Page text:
Is It Time to Redesign Hospice? End-of-Life Care at the User Interface. Syracuse Seminar on Aging
AbstractHospice is a system of end-of-life care that’s not used to its full potential. That is, hospice is not used in the way that would benefit patients and families as much as it could. My argument is that this is an issue of usability, or ergonomics—the science of design. I illustrate how to take what we have learned from the science of usability to make hospice more accessible and approachable, and to increase hospice use among those who would benefit from it. Underneath this discussion, though, there is a more fundamental question: Can we make hospice more usable or do we need to think about redesigning hospice entirely?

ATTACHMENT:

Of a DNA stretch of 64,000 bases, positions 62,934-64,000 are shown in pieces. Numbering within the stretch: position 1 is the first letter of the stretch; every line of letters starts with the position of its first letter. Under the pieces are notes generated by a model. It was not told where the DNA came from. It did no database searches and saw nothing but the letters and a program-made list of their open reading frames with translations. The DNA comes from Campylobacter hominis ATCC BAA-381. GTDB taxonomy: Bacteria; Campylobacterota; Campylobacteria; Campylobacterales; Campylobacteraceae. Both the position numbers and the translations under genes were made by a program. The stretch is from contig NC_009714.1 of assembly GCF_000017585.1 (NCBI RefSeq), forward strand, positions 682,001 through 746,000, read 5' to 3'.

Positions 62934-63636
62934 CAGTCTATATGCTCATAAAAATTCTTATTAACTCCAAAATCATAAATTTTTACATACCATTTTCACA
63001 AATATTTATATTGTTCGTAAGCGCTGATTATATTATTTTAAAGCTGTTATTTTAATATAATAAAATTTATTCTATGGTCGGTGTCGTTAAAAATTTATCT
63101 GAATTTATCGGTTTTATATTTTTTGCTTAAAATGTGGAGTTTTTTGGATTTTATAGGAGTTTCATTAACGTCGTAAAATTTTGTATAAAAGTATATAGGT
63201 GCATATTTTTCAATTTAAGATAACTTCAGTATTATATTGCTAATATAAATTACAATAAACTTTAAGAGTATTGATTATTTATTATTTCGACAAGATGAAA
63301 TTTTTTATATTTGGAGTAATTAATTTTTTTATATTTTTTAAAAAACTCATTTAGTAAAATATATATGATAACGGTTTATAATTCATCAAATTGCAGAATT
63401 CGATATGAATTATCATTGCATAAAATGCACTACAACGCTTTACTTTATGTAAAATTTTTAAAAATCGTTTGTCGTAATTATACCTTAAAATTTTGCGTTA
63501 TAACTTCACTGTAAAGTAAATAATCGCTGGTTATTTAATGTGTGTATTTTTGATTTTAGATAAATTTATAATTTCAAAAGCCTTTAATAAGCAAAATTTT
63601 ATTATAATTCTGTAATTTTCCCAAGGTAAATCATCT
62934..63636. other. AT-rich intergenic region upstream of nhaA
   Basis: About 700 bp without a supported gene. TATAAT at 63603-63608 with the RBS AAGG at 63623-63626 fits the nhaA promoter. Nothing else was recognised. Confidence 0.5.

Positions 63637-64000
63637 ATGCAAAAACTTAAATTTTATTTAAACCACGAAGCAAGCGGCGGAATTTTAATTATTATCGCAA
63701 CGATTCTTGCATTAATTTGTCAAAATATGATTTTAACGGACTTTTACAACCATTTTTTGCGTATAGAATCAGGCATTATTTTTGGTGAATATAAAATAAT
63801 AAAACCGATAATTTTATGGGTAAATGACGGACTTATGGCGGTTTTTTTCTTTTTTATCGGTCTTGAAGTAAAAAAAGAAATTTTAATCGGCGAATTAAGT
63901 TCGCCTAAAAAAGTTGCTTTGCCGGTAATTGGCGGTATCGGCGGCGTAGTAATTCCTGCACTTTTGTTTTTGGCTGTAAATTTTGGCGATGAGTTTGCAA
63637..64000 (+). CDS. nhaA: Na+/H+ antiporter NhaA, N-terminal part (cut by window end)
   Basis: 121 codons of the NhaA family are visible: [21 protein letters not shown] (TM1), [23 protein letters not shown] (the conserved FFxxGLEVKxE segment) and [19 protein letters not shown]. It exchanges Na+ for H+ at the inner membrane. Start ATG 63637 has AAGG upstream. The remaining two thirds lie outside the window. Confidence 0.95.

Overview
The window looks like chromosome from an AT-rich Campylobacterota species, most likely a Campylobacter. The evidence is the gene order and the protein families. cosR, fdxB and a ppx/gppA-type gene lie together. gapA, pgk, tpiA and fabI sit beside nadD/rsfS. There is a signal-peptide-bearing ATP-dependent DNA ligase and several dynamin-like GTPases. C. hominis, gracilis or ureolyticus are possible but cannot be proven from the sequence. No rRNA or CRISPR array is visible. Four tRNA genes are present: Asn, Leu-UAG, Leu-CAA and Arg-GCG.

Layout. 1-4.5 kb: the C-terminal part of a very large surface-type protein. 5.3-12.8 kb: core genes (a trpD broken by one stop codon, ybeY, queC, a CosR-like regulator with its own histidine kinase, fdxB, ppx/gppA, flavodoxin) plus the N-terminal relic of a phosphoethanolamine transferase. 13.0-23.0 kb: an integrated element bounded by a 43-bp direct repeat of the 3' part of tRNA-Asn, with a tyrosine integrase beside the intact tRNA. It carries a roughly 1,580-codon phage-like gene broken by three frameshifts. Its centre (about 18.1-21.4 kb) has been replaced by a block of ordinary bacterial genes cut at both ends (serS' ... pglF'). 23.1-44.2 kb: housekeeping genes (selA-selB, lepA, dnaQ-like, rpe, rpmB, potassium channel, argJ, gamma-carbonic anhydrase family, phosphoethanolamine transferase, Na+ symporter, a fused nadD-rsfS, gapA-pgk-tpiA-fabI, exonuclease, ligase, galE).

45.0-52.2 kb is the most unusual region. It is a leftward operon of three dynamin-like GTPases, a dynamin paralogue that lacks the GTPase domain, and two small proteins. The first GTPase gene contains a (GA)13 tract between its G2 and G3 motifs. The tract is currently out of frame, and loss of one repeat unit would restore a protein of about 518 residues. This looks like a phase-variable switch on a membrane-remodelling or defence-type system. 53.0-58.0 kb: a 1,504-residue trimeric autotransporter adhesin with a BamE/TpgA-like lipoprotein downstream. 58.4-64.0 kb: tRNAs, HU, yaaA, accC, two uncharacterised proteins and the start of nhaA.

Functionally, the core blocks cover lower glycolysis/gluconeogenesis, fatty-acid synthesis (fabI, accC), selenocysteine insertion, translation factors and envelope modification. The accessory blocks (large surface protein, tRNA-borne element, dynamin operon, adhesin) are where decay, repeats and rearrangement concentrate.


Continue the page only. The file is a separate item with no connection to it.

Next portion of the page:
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Bibliographic InfoPaper provided by Center for Policy Research, Maxwell School, Syracuse University in its series Center for Policy Research Policy Briefs with number 35.
Length: 28 pages
Date of creation: Feb 2007
Date of revision:
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nursing home; Medicare; Medicaid; long-term care; elderly; social welfare.;
Find related papers by JEL classification:
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- I23 - Health, Education, and Welfare - - Education - - - Higher Education and Research Institutions
- I28 - Health, Education, and Welfare - - Education - - - Government Policy
- J14 - Labor and Demographic Economics - - Demographic Economics - - - Economics of the Elderly; Economics of the Handicapped; Non-Labor Market Discrimination
This paper has been announced in the following NEP Reports:
- NEP-ALL-2007-03-10 (All new papers)
- NEP-HEA-2007-03-10 (Health Economics)
- NEP-IAS-2007-03-10 (Insurance Economics)
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